CURRENT ISSUE: Commencement 2017
FROM THE BLOG
An Interview With J.D. Daniels
J.D. Daniels’ writing has provoked a response that only a unique talent could. In both praise and criticism of Daniels’ recently published first collection, The Correspondence, there exists a common tone: a sort of what the hell is this? It’s a confusion that fresh style demands – a confrontation with the sheen of the new. Daniels manages to marry registers that might sound contradictory, but, in his hands, appear natural: bravura and vulnerability, academic erudition and folk wisdom, humor and frankness. And this wealth of material somehow finds the space to rattle around in a tightly bound, rhythmic prose. His essays take the liberty to chase ideas and often become something that they once weren’t in the span of just a sentence. It’s a thrilling agility. To read him can be like watching a brain at work.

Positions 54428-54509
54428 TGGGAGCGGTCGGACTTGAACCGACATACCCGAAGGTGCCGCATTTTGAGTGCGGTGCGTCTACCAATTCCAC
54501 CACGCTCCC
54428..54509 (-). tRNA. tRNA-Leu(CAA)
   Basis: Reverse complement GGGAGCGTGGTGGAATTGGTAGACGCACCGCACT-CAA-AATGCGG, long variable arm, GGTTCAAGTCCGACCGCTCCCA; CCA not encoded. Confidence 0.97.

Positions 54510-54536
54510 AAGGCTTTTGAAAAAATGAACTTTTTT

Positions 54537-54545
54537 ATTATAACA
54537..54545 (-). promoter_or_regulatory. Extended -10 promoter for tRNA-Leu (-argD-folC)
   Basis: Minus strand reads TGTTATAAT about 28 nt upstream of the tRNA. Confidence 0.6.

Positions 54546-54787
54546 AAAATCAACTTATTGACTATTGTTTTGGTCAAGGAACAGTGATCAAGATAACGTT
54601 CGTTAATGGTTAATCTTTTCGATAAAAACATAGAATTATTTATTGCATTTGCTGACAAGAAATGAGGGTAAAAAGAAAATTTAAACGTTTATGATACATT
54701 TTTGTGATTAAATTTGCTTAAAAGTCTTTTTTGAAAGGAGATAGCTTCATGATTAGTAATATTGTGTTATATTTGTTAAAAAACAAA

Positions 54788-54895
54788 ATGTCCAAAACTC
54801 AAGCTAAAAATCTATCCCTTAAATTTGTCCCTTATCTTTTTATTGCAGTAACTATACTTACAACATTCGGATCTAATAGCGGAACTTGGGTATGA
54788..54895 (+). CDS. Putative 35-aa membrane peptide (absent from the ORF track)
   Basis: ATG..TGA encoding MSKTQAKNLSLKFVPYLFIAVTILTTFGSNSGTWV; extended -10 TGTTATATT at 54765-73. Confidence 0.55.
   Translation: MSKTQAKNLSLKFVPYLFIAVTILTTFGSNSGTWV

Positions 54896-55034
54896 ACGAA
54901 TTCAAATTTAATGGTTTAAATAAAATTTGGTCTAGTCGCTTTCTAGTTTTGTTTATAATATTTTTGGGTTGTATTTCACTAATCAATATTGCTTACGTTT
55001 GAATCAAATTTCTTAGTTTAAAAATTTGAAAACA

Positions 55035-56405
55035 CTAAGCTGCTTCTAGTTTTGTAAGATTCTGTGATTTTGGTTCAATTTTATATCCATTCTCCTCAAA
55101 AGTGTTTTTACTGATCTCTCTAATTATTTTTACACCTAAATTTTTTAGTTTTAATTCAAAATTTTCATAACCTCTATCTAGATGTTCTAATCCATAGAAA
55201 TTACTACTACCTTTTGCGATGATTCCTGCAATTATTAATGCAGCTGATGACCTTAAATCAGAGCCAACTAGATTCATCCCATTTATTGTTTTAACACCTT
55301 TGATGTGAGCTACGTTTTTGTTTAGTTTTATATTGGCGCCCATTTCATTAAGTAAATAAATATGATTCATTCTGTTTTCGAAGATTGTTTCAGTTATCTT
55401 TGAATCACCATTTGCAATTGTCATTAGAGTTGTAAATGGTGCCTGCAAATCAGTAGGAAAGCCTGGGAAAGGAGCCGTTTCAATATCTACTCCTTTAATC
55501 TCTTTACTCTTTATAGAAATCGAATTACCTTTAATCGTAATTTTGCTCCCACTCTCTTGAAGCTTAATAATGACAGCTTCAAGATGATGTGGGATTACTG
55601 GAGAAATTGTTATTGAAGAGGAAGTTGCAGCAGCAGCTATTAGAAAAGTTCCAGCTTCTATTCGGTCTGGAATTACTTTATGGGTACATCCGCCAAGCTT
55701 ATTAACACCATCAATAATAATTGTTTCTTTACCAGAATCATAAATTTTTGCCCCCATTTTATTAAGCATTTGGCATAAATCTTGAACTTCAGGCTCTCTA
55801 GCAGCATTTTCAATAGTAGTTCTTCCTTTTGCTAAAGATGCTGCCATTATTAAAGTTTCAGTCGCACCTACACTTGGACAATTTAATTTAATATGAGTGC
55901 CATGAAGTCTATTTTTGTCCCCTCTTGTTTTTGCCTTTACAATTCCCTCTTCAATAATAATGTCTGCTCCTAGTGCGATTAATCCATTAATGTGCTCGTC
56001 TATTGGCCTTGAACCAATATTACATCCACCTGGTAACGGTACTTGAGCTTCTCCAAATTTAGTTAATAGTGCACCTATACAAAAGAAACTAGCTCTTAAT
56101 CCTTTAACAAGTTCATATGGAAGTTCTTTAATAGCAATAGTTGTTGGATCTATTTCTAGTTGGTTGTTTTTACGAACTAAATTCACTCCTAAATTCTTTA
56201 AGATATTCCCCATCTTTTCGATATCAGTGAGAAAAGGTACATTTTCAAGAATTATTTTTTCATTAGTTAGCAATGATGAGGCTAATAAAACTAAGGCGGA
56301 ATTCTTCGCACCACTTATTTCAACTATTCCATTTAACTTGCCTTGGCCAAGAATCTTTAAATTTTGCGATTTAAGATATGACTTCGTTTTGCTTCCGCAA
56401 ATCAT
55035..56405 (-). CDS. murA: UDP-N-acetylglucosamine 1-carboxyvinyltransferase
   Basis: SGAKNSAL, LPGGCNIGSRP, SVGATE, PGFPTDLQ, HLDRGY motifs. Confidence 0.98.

FROM THE BLOG
The Merchant of Chinatown: a Review of ‘Abacus: Small Enough to Jail'
The end of the 2008 financial crisis marked the beginning of an agitated love-hate affair between Hollywood and Wall Street. Movies that satirized, maligned, or celebrated the exploits of the veiled “masters of the universe” became incredibly popular. Hollywood had found its new villain, and the following years saw the release of a string of movies like Margin Call (2011), Too Big to Fail (2011), and The Big Short (2015). Steve James’s new documentary, Abacus: Small Enough to Jail, might be described as the anti-Big Short. It refuses to play into the tropes and excesses of its precursors. For one, it makes no attempt to glamorize the work of bankers or bamboozle the viewer into dumb awe with a barrage of inscrutable technical terms—CDS’s, MBS’s, tranches, and the like. Instead, the only source of the fantastic comes from the film’s very premise: Abacus is a profile of the only bank to have been criminally charged with mortgage fraud in the wake of 2008, and the family behind its operations.